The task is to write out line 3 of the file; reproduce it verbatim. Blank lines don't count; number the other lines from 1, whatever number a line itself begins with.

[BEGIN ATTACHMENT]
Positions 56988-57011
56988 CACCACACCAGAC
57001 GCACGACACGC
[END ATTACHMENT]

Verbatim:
57001 GCACGACACGC